Goodhearted technology in the hands of a malicious regime

Goodhearted technology in the hands of a malicious regime

Goodhearted technology in the hands of a malicious regime

As the COVID pandemic was gaining steam in 2020, governments stared leaning on technology to track outbreaks and conduct contact tracing and the like. But in the post-COVID world, governments are finding new uses for the surveillance.

The U.S. government shelled out almost $25 million in 2020 for data on Americans in an effort to combat the spread of the COVID virus. But the Department of Health and Human Services quickly discovered it could use the data to identify individual Americans and track things like mental health treatment and substance abuse by digitally following people to shelters, jails, detox facilities, schools, and the like.

In fact, governments in countries like China, Israel, Australia, and India went to work on apps for phones that were used to limit travel, force compliance with lockdowns, and enforce mask mandates. Twila Brase of Citizen's Council for Health Freedom offers a word of caution, explaining that a cellphone, unbeknownst to most people, is a miniature tracking device.

"People don't really understand the kind of freedom that they could be losing if the government gets access to the information in your phone, including your location and what you do and who you're near," she describes.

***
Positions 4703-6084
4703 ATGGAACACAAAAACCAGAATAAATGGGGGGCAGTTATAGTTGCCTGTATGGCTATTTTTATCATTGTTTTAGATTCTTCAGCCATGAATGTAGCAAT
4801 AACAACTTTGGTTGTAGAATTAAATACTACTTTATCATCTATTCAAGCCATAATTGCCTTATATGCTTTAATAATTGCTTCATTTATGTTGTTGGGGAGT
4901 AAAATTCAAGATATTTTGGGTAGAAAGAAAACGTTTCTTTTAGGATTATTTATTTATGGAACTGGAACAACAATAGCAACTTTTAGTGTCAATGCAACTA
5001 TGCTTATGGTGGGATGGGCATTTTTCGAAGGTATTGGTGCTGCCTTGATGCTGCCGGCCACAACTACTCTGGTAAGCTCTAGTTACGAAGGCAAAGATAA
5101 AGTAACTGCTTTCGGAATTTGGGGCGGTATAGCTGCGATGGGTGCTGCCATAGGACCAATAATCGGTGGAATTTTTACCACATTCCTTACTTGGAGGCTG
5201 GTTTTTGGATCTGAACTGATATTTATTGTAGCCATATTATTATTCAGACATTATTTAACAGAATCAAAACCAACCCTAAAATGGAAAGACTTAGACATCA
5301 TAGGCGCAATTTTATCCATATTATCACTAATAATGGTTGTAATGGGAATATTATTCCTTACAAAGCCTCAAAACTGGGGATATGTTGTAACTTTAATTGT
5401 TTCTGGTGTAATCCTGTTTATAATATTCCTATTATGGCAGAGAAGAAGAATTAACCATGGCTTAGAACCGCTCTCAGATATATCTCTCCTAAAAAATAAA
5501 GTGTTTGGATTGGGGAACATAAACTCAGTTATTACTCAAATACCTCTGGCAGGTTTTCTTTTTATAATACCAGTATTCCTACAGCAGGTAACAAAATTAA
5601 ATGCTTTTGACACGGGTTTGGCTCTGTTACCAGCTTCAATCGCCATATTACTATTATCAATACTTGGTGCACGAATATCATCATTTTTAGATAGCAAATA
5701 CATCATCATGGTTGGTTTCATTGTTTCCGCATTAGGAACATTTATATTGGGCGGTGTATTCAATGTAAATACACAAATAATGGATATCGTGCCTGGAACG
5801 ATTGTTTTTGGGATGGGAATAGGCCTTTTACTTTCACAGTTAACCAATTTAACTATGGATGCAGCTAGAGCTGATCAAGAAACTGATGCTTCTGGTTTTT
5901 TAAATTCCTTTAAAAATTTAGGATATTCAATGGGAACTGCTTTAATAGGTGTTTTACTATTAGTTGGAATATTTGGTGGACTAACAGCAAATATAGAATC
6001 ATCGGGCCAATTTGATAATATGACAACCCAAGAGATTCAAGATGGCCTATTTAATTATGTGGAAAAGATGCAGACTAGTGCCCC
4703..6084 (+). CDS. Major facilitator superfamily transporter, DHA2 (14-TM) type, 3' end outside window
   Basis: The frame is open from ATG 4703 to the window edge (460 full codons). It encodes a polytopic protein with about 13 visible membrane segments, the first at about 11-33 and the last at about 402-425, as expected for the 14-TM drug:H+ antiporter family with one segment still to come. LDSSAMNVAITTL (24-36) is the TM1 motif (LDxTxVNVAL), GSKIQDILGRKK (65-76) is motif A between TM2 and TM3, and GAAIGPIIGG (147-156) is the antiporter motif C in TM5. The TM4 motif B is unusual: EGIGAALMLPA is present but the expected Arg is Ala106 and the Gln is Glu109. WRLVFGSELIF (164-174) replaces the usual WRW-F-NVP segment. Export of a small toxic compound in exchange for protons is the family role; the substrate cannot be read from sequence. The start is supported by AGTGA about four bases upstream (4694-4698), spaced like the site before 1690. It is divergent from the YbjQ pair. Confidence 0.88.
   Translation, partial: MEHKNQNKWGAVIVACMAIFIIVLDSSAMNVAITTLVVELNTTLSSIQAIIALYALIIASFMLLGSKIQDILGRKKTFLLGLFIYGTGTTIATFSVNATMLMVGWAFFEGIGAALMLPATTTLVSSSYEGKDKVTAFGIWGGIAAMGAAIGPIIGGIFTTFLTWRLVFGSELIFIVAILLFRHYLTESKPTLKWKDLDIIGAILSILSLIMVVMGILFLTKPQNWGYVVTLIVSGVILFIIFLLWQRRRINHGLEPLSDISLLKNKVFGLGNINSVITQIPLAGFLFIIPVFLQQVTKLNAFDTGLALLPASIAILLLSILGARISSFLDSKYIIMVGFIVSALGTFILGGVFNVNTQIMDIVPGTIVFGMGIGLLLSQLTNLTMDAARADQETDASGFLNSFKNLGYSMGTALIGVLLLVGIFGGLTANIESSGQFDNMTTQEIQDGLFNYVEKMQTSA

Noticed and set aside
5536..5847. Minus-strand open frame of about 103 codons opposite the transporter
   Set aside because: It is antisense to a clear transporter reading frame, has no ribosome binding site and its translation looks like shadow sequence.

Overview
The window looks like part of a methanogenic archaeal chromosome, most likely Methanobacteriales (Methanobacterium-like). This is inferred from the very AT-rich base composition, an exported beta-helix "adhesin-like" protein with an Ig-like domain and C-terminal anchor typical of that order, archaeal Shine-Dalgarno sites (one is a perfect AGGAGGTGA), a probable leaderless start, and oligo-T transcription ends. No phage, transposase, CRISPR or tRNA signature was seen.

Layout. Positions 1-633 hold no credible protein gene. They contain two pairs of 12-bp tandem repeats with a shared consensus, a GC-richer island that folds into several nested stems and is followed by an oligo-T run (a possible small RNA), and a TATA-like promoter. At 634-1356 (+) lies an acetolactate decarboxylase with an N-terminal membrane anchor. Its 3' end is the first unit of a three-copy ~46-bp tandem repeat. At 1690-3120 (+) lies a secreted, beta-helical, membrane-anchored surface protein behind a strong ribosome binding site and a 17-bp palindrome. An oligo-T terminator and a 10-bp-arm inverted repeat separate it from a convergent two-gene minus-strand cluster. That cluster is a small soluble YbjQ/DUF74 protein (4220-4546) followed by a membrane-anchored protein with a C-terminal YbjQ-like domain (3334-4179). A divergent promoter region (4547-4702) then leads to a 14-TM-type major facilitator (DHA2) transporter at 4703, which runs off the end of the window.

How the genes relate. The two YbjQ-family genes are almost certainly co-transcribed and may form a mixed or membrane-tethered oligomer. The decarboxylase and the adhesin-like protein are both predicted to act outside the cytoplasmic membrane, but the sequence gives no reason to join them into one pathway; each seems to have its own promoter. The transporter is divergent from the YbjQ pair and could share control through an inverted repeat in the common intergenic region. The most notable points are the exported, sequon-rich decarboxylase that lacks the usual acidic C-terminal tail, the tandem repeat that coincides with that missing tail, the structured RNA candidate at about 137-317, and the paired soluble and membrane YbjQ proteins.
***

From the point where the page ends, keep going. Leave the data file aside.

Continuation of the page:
When it was introduced, advocates of digital COVID tracking touted the benefits of it – e.g., speed and an easy way to communicate. But Brase contends governments have been war-gaming responses to a potential pandemic for almost two decades.

Brase, Twila (CCHF) Brase

"They've been thinking about it for years and years and years," she tells AFN, "and this was their opportunity to put it all into action, to see how it worked, and to see whether we would comply" – which people did, she adds.

Brace says the U.S. government tried to test the limits of that compliance from Day 1. "Even Deborah Birx [argued for a shutdown of] 15 days to 'flatten the spread' – and then they took it, they agreed with her … and then she said right away she was there, trying to get it longer than 15 days," Brace recalls.

Dr. Birx served as the White House COVID-19 Task Force coordinator under former President Donald Trump. The following excerpt from her book "Silent Invasion" confirms Brase's accusation:

"No sooner had we convinced the Trump administration to implement our version of a two-week shutdown than I was trying to figure out how to extend it. Fifteen Days to Slow the Spread was a start, but I knew it would be just that. I didn't have the numbers in front of me yet to make the case for extending it longer, but I had two weeks to get them. However hard it had been to get the fifteen-day shutdown approved, getting another one would be more difficult by many orders of magnitude."

In June 2022, Birx was asked by Congressman Jim Jordan if it was a lie or a guess when the federal government told America that people who were vaccinated could transmit the virus. Her response: "I think it was hope."